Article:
There’s a reason why many people love to decorate their homes with antiques—they add a sense of character and history to an otherwise modern setting. We’ve seen certain styles of antiques fall in and out of fashion, but one item that’s having a moment right now is the Tiffany glass lamp.
“Tiffany lamps are among the best examples of arts and crafts decor ever produced in America,” says Beverly Solomon of the eponymous design firm.
But is this colored wonder just a flash in the pan, or is it worth investing in one of your own? Some would posit that Tiffany lamps are truly dated decor pieces, while others believe these ornate accessories can be a beautiful addition to your home.
Below, we offer a primer on Tiffany lamps, including the history of these special lights, how to style them in your own space, and how to spot a real from a fake.
Tiffany lamp history
The Tiffany name is big in this country, thanks to the jeweler known for its signature robin’s-egg blue boxes. But Tiffany lamps do not fall under the umbrella of this house of bling, which was founded by Charles Tiffany. Instead, his son, Louis Comfort Tiffany, who was a painter and interior decorator, started the lamp company, producing the first iterations in 1895. For four decades, Tiffany lamps were produced in Queens, NY, by artisans from around the world. The designs were given various romantic names such as Wisteria and Dragonfly.
The popularity of Tiffany lamps waned around 1913 but then came back in style in the 1950s. Reproductions later flooded the market in the 1970s, which is why today you’ll spy a bunch of fakes in chain restaurants and Americana-themed hotels across the nation.
Tiffany lamps complement ‘grandmillennial’ decor
Tiffany lamps are a current topic of conversation thanks in large part to the white-hot trend called “grandmillennial” style. This throwback decor scheme heralds embroidery, wallpaper, wicker pieces, and florals—and a colorful antique Tiffany lamp fits right in with that look.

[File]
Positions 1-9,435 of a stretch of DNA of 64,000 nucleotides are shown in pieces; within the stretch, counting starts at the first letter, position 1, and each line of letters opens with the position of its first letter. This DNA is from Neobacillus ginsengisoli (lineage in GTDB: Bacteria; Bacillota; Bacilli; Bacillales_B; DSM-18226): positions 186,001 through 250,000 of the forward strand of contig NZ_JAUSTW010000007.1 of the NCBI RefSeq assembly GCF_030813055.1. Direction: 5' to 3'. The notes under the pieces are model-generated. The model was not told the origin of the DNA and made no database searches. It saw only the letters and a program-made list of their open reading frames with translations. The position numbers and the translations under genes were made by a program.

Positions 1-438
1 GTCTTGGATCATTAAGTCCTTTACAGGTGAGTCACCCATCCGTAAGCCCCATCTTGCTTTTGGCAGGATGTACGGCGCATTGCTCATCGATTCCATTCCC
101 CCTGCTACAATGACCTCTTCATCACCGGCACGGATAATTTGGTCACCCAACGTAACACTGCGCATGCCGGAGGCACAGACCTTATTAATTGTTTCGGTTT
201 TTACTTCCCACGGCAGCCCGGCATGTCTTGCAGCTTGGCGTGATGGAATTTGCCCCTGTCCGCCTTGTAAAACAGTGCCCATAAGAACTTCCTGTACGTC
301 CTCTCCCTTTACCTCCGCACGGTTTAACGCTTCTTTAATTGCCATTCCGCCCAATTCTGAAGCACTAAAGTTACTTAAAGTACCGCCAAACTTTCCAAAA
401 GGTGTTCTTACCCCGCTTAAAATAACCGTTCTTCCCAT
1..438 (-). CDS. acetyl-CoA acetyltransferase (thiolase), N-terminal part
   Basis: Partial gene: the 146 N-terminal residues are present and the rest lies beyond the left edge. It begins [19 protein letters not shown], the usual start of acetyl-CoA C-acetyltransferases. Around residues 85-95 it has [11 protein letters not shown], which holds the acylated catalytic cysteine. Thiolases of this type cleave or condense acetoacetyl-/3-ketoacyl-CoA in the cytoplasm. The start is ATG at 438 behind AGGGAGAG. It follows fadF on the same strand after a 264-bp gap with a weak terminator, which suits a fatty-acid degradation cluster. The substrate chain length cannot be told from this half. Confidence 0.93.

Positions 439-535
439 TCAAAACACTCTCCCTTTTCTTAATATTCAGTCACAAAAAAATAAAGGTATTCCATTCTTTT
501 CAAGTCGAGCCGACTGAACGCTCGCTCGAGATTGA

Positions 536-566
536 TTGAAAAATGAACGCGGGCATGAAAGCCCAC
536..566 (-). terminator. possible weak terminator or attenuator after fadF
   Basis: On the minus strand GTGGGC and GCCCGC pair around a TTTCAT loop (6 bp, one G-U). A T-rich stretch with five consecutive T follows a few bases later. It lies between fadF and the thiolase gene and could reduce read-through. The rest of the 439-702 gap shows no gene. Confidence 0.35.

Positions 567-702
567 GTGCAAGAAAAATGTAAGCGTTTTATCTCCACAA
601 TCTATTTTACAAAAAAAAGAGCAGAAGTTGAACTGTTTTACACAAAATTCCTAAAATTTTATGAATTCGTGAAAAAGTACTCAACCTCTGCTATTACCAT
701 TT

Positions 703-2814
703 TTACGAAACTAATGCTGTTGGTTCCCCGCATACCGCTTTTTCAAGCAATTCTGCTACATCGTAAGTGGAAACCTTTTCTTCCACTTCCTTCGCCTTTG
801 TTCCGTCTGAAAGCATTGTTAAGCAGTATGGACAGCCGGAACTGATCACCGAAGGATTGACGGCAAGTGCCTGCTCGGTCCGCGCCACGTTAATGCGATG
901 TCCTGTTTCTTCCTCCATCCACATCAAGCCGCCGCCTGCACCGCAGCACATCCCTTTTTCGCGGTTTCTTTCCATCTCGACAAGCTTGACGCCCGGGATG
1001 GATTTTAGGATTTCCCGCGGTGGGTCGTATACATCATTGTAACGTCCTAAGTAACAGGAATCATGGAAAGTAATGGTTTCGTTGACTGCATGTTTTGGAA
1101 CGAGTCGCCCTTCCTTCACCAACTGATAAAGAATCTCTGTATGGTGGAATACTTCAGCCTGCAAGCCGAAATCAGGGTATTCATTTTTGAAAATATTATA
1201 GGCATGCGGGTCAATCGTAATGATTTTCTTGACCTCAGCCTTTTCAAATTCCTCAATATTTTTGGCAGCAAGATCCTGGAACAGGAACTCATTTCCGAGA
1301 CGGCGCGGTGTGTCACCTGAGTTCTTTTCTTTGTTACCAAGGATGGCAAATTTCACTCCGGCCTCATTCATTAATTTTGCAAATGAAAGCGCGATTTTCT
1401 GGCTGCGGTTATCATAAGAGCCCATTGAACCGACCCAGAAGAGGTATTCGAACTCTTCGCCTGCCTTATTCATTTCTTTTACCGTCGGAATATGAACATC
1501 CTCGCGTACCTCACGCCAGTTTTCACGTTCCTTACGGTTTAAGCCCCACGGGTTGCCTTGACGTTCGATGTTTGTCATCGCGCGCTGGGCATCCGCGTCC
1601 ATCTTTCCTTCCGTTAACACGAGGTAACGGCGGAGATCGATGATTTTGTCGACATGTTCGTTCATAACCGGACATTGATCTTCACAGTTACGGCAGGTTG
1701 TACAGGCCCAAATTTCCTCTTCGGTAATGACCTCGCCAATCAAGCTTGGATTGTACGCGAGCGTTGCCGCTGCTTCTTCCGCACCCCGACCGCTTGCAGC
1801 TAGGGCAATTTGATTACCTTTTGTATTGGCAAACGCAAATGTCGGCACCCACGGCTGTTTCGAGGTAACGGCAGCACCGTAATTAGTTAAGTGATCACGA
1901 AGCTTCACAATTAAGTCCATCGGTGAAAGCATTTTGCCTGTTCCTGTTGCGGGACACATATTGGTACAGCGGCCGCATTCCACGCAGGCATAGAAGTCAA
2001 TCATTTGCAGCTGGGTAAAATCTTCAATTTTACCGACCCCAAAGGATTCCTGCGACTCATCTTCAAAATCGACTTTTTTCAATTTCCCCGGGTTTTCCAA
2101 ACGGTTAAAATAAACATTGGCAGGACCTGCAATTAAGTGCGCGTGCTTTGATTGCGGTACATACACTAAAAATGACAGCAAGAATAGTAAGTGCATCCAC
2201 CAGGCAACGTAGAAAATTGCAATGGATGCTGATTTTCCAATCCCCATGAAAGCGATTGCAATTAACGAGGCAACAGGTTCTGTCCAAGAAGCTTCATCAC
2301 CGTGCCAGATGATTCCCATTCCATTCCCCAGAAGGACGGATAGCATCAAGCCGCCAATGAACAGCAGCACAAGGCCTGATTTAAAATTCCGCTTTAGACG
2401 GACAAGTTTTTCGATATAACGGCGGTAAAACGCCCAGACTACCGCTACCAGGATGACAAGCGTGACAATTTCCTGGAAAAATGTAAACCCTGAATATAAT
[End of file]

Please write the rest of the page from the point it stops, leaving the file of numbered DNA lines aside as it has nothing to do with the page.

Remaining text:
What makes a Tiffany lamp?
Because of its unique design, a Tiffany lamp is easy to spot.
“The lampshades are made from colored mosaic glass with a base of metal that usually looks like antique brass,” says Darla DeMorrow of HeartWork Organizing. Sometimes they’ll sport two lightbulbs with two pull chains, though. Due to the intricate glass design, they don’t throw much light.
Tiffany lamps are often associated with Craftsman homes as they have a similar handmade quality that was popular in the first few decades of the 1900s.
“Today’s reproductions [of Tiffany lamps] are often seen in bars and restaurants as overhead lighting or hanging above pool tables,” says DeMorrow.
Real vs. fake Tiffany lamps
The real deal is hard to find and even harder to afford.
“The true Tiffany brand is an expensive collector’s item that’s out of reach of most homeowners. It’s more likely something you’d see on ‘Antiques Roadshow,’ rather than in a store or even in thrift shops,” she says.
Tiffany lamps were made more than a hundred years ago and genuine pieces can cost anywhere from a few thousand dollars to one million.
To identify an authentic Tiffany lamp, let a pro weigh in. The pro will check for patina, the leading around the glass, the quality of the base (it’s typically very heavy), and, of course, the type and quality of the glass used in the design.
Tiffany lamps in the home
Still want the Tiffany look in your own home but don’t want to shell out a small fortune?
“You can find Victorian, vintage glass or arts and crafts lamps online that’ll appear very similar,” says DeMorrow. As you shop, consider your home’s palette and the pieces you already own.
These lights can be bursting with color and intricate designs, so they’ll look best when balanced with a warm, neutral color palette.
Site it right
Tiffany lamps are heavy thanks to their glass dome and solid bottom. Your best bet is to place it on a stable surface like a piano or on a side table tucked into a reading nook.
And since this lamp is better for ambiance than for reading by, adding extra layers of light is smart.
“You’ll need supporting lights overhead and more table or floor lamps in a large room,” DeMorrow says.